The Portrait of Father Conroy (1858 - 1939)
Crayon on paper, 1885
Last known location St. Mary's Parish, Ogdensburg, New York
Jefferson County Journal, Adams, NY.
August 4, 1885 - Adams, NY
Jefferson County Journal
Theodore Gegoux, of Watertown, has lately finished a life size* crayon portrait of Father Conroy, of Ogdensburg. The portrait is said to be a fine one.
*(Life Size was 32 x 26 inches)
The History of Ogdensburg New York
By Rt. Rev. P.S. Garand, D.D.,V. G. - 1927
Rev. Joseph H. Conroy, who succeeded Fr. Mackey, was born in Watertown, November 8, 1858, and had for parents Dennis Conroy and Bridget Walsh. After attending the public schools of his native city, he studied at the Sulpician College, Montreal, P.Q., and St. Michael's College, Toronto. His theological studies were pursued in Toronto, Montreal and St. Joseph's, Troy, N. Y., where he entered September, 1878, Bishop Gabriels being then President.
After receiving there all the orders, he was ordained to the Holy Priesthood June 11, 1881. His first appointment was at Cherubusco, under Fr. Jeremiah P. Murphy, June 24, 1881, to August 2, 1881. Then he became pastor at St. Patrick's, Rouses' Point, and remained there until he was transferred to Ogdensburg April 17, 1883. He dwelt with Bishop Wadhams, until his appointment as pastor of St. Mary's Church, December 5, 1883. He then took his quarters in the old rectory and remained there until about six months before the new rectory was ready for occupancy. During those six months he kept house with his sister in the Best house, corner Elizabeth and Jay Streets. He was only twenty five years old at the time of his appointment, but he was active, full of initiative, intelligent and progressive.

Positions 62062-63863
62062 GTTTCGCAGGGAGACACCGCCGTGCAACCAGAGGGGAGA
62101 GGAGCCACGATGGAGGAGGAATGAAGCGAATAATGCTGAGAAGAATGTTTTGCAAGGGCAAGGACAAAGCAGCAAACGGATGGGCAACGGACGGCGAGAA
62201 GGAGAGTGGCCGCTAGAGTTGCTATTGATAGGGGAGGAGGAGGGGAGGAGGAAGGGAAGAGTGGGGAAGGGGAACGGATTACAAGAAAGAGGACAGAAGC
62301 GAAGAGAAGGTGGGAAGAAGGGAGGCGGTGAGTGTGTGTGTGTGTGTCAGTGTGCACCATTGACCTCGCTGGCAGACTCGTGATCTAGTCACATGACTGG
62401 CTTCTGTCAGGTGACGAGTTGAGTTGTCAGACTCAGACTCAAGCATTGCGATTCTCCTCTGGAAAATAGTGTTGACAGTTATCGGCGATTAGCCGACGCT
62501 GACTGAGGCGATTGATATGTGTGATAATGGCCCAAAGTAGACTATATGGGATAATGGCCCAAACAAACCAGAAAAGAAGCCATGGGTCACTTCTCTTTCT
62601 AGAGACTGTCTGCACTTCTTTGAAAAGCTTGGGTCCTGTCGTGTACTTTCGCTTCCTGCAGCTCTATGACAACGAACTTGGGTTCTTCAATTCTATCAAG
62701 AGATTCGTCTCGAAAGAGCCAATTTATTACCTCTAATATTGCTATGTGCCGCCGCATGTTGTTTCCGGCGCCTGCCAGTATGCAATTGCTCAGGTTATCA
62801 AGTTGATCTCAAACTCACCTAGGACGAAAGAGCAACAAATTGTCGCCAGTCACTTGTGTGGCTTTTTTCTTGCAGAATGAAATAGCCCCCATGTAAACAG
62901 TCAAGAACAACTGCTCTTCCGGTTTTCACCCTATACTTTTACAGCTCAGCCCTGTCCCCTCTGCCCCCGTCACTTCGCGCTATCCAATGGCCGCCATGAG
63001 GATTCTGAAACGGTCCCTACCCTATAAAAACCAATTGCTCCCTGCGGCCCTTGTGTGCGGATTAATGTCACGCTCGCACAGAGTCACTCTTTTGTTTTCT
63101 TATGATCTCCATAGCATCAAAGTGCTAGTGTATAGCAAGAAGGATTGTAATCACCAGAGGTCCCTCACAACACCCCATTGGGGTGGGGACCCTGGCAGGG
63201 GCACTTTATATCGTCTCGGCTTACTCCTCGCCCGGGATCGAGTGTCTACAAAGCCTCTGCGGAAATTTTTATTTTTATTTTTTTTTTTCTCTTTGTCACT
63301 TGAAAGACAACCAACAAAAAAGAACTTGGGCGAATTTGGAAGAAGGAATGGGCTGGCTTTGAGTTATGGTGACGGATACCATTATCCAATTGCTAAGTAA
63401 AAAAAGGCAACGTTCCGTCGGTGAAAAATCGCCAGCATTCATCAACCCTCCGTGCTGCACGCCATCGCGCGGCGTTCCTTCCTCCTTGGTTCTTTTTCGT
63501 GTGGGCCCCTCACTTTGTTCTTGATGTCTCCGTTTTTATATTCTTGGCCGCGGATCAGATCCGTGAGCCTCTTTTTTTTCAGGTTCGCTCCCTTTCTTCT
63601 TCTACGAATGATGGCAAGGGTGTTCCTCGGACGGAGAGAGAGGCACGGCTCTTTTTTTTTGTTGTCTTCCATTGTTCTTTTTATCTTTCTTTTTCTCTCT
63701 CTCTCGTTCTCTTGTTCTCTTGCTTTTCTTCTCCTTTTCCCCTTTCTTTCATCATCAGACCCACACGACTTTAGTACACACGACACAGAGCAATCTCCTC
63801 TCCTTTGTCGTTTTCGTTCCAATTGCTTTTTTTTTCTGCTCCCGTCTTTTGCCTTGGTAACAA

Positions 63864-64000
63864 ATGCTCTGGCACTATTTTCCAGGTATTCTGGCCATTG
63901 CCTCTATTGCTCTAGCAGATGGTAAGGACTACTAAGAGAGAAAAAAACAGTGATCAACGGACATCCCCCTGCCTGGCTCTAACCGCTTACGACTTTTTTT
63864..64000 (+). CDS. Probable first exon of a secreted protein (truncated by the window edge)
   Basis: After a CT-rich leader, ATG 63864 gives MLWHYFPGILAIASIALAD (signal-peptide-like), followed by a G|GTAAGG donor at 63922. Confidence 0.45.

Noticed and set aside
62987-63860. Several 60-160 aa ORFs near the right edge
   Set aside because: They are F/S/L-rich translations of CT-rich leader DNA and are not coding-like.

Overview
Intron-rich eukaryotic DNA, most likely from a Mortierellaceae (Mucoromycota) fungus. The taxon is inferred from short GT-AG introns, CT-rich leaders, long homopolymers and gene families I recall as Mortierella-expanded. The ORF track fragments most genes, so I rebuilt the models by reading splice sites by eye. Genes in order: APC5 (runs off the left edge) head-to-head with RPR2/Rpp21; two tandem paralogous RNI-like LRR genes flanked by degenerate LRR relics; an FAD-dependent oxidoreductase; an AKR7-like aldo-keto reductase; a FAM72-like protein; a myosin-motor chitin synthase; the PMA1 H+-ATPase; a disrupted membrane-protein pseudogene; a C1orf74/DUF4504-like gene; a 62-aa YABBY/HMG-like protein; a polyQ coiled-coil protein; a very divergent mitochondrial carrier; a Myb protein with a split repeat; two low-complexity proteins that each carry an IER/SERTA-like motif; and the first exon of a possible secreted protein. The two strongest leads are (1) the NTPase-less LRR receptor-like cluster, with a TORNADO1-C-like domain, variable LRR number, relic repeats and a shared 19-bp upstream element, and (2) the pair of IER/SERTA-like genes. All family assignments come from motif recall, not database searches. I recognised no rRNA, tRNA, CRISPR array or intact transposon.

He brought new life to the parish and started at once to make improvements. Behind the old rectory, he built, at a cost of $11,000, a magnificent and stately stone mansion, still in existence. The three old houses on the premises facing Montgomery Street, were removed, one near the old stone school house, on Lafayette Street, the other two, as well as the old rectory, were sold and taken away. The property was then graded as it is today. He placed his school under the Regents of New York State in 1888, and it graduated its first class in 1892. This was the second Catholic High School in the State of New York to be affiliated to the Board of Regents, in Albans. Later, he was not satisfied with having the grade and high school in the same building, but conceived the idea of setting up a high school, second to none in the City. In this he at first encountered great opposition on the part of his people. Some of them said this High School cannot be built, others, if built, it cannot be paid for, and a third class said even if built and paid for, it cannot be supported. The clear sighted Bishop paid no attention to this opposition. He only looked to the good of his people. He was convinced it was God's work and would in the end succeed.
He was not deceived in his expectation. The school was built, paid for, opened May 2, 1912 and it has run since, and no one has felt the burden. After a while, when good and generous people saw the earnestness and determination of the Rector, they came to his rescue and subscribed most generously, one of them even gave as much as $20,000. Father Conroy started clubs and societies for young men and women, inspired them with a love for higher education with the result that many became priests, nuns, doctors, lawyers or have joined other professions.
He remodeled the Cathedral, had it frescoed three times, once since Fr. E. Brown has been Rector, put in marble and onyx altars, and altar rail, enlarged St. Mary's grade school, erected St. Vincent's Chapel at the State Hospital, paid all the debt on the Cathedral, and had it consecrated September 18, 1898. So many activities and so much success could not escape Bishop Gabriel's observation, and so he conferred upon the pastor, honor upon honor.
He made him one of his consultors in 1897, his Vicar General March 3, 1901 (a month after V. G. Walsh died), he had him appointed Domestic Prelate October, 1905, Titular Bishop of Arundela, and his Auxiliary March 11, 1912, and had him consecrated Bishop May 1, 1912, by Cardinal Farley of New York, assisted by Bishops Gabriels and Colton, Bishop Hickey of Rochester preached the sermon.